Saturday, December 03, 2005

Peter Drucker

"The man who invented management" says the article in Business Week.
"The world knows he was the greatest management thinker of the last century" Jack Welch
A very interesting character indeed... After having written some of the classics of the management litterature (e.g. The Practice of Management [Amazon link], The Effective Executive [Amazon link], etc.), he then famously argued that a CEO should make no more than 20 times the salary of the lowest paid worker... That was in 1984, at a time when C-level management was making roughly 45 times the wage of a production worker.
The Economist magazine which has started a war on executives lavish compensation, states in a recent article that today the ratio of CEO's compensation to the pay of the average production worker jumped to 431.
To be meditated...



Blogger David said...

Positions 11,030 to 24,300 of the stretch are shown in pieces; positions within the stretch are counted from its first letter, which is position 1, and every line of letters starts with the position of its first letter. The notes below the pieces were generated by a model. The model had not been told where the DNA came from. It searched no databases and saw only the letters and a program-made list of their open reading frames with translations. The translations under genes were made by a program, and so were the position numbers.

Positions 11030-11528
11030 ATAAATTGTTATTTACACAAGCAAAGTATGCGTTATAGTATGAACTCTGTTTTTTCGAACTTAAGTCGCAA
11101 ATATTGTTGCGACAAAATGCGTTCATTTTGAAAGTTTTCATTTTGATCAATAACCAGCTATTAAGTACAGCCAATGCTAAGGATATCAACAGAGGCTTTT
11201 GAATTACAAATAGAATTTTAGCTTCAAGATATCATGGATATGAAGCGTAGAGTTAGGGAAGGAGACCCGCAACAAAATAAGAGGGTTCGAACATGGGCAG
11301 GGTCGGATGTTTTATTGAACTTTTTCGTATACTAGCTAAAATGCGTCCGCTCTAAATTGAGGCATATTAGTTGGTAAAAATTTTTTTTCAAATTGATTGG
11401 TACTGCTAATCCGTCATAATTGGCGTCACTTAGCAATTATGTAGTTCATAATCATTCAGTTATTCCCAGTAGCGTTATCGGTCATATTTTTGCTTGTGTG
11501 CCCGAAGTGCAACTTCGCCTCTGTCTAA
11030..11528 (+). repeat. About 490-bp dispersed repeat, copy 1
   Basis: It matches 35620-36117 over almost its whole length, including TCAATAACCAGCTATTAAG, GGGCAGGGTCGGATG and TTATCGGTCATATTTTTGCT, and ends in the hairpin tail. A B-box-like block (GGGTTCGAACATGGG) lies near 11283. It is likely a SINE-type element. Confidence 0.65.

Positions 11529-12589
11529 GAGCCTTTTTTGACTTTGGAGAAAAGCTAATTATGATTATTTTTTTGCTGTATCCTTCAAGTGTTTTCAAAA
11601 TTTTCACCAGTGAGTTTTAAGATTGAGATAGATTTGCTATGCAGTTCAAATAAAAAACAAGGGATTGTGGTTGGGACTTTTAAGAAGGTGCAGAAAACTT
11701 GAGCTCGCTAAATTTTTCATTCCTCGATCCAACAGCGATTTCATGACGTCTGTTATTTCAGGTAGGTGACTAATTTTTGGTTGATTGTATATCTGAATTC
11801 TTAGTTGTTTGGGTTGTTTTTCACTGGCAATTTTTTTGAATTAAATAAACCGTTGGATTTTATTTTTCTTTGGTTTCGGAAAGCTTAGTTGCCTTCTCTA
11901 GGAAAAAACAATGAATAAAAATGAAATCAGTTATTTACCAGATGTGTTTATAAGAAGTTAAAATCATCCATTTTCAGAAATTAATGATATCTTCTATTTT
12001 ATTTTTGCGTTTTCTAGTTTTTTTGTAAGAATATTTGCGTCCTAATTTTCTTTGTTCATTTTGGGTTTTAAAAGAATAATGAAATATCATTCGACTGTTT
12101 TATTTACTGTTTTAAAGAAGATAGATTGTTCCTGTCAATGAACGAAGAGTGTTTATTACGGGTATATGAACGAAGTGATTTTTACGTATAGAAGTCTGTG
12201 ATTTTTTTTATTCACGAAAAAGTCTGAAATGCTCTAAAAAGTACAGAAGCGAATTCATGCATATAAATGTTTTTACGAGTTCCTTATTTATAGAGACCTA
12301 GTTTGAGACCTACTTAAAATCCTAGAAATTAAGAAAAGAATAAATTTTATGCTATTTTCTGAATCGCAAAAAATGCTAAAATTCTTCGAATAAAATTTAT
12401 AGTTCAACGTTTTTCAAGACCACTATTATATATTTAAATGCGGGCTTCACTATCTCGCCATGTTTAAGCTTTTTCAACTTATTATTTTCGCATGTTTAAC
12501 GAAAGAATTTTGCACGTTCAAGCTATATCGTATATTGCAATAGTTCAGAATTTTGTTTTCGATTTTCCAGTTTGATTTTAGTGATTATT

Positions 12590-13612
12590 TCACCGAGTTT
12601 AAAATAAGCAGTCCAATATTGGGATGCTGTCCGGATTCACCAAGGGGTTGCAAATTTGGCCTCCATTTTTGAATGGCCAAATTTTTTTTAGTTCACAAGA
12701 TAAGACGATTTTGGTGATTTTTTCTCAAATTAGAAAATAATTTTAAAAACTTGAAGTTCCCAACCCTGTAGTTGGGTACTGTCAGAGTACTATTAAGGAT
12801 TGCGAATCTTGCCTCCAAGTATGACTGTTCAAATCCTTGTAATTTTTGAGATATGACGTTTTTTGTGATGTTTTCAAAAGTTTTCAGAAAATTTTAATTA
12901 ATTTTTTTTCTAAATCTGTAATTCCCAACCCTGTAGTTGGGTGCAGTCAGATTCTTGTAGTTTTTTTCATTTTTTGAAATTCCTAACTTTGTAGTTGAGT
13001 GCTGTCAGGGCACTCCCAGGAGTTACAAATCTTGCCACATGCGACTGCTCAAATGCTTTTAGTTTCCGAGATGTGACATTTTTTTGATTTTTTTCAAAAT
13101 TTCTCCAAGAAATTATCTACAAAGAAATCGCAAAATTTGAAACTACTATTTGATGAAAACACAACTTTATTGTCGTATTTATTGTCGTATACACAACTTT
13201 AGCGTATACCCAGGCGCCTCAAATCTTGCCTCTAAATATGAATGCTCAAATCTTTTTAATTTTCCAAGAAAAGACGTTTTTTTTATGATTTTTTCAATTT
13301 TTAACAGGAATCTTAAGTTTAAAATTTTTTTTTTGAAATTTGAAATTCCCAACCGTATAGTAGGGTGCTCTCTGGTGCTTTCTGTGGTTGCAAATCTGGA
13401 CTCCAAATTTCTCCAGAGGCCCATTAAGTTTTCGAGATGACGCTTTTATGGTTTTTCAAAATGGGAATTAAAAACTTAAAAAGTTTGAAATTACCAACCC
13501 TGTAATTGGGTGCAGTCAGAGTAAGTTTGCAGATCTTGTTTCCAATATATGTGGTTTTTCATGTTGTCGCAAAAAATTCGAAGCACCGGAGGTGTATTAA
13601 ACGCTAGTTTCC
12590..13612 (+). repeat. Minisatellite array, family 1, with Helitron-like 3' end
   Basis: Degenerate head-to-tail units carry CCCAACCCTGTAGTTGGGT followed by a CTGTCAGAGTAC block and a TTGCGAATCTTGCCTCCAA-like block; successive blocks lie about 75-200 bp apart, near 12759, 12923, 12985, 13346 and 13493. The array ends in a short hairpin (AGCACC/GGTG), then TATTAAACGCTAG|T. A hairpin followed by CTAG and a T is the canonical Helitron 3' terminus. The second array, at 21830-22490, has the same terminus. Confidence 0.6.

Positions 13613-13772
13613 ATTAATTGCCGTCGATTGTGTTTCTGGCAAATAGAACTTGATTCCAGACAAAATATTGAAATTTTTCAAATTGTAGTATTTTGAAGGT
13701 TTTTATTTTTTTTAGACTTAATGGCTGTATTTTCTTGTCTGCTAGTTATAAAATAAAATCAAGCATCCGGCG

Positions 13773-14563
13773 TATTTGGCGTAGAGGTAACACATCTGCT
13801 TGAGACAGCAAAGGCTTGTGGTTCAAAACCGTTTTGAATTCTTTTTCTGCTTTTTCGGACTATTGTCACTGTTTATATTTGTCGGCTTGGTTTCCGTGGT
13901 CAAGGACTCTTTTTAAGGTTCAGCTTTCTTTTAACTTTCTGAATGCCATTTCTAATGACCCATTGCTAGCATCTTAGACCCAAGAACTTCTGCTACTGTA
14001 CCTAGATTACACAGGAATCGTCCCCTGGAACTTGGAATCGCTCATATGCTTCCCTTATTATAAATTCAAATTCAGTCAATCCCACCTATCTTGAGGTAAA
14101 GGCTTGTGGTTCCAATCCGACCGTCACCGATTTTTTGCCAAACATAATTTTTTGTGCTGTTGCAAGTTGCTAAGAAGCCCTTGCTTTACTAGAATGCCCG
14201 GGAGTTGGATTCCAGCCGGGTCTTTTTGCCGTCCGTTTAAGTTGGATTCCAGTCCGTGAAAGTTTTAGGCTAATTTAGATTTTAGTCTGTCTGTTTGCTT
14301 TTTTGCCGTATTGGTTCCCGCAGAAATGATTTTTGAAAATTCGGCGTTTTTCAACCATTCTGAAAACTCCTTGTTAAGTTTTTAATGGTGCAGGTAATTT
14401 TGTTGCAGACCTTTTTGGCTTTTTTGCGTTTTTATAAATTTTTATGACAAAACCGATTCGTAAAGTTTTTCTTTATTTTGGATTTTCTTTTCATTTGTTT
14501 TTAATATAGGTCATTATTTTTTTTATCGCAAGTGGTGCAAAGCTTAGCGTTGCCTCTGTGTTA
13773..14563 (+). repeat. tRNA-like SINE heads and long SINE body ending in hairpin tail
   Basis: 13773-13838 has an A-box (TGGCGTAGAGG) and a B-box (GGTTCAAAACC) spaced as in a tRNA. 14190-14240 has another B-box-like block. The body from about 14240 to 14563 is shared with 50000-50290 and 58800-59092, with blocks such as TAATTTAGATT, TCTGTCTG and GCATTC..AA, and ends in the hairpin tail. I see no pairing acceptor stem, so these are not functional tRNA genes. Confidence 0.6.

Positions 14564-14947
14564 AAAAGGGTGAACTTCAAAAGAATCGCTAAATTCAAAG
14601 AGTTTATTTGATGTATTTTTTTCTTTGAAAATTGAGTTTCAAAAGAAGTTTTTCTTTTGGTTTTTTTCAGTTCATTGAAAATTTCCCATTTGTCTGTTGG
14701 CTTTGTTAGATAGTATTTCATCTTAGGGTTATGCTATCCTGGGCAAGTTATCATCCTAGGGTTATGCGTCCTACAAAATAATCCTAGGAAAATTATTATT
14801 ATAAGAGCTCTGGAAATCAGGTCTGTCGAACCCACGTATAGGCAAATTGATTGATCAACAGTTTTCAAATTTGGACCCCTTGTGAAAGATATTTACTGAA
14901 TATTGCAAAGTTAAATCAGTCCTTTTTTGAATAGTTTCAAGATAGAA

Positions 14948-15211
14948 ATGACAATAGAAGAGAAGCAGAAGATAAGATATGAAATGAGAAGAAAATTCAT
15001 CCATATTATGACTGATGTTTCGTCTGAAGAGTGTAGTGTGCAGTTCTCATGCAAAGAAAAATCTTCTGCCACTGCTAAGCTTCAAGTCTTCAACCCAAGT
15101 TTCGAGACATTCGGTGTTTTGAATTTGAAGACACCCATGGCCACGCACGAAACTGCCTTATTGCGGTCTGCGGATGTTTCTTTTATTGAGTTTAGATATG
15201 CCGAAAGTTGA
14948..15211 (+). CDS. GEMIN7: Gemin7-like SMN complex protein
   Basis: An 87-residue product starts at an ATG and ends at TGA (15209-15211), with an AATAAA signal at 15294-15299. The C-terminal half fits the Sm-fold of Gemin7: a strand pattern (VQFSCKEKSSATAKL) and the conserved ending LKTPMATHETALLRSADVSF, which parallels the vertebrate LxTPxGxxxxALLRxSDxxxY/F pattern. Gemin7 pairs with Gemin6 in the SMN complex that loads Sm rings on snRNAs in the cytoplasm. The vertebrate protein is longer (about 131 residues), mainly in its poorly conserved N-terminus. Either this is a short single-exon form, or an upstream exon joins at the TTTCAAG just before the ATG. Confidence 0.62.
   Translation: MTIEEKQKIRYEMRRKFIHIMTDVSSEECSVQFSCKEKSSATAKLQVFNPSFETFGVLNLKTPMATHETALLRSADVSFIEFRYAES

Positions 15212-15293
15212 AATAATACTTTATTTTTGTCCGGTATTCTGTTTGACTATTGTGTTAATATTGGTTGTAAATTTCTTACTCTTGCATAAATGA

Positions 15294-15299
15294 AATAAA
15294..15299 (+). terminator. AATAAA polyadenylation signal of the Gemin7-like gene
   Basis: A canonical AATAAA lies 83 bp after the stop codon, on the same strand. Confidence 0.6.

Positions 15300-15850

Executive pay is now driven more by poor corporate governance than the market.

Boards are too often toadies of CEOs, and too many boards are made up of CEOs from other companies.

Boards no longer hold companies accountable--they are chosen by the management, and tools thereof.

I hate the idea of artificial limits on pay per se, but the critiques of CEO pay are based upon a fundamental truth--companies are too often run for the benefit of management, not shareholders.

We need corporate board reform, IMHO.

6:52 PM  

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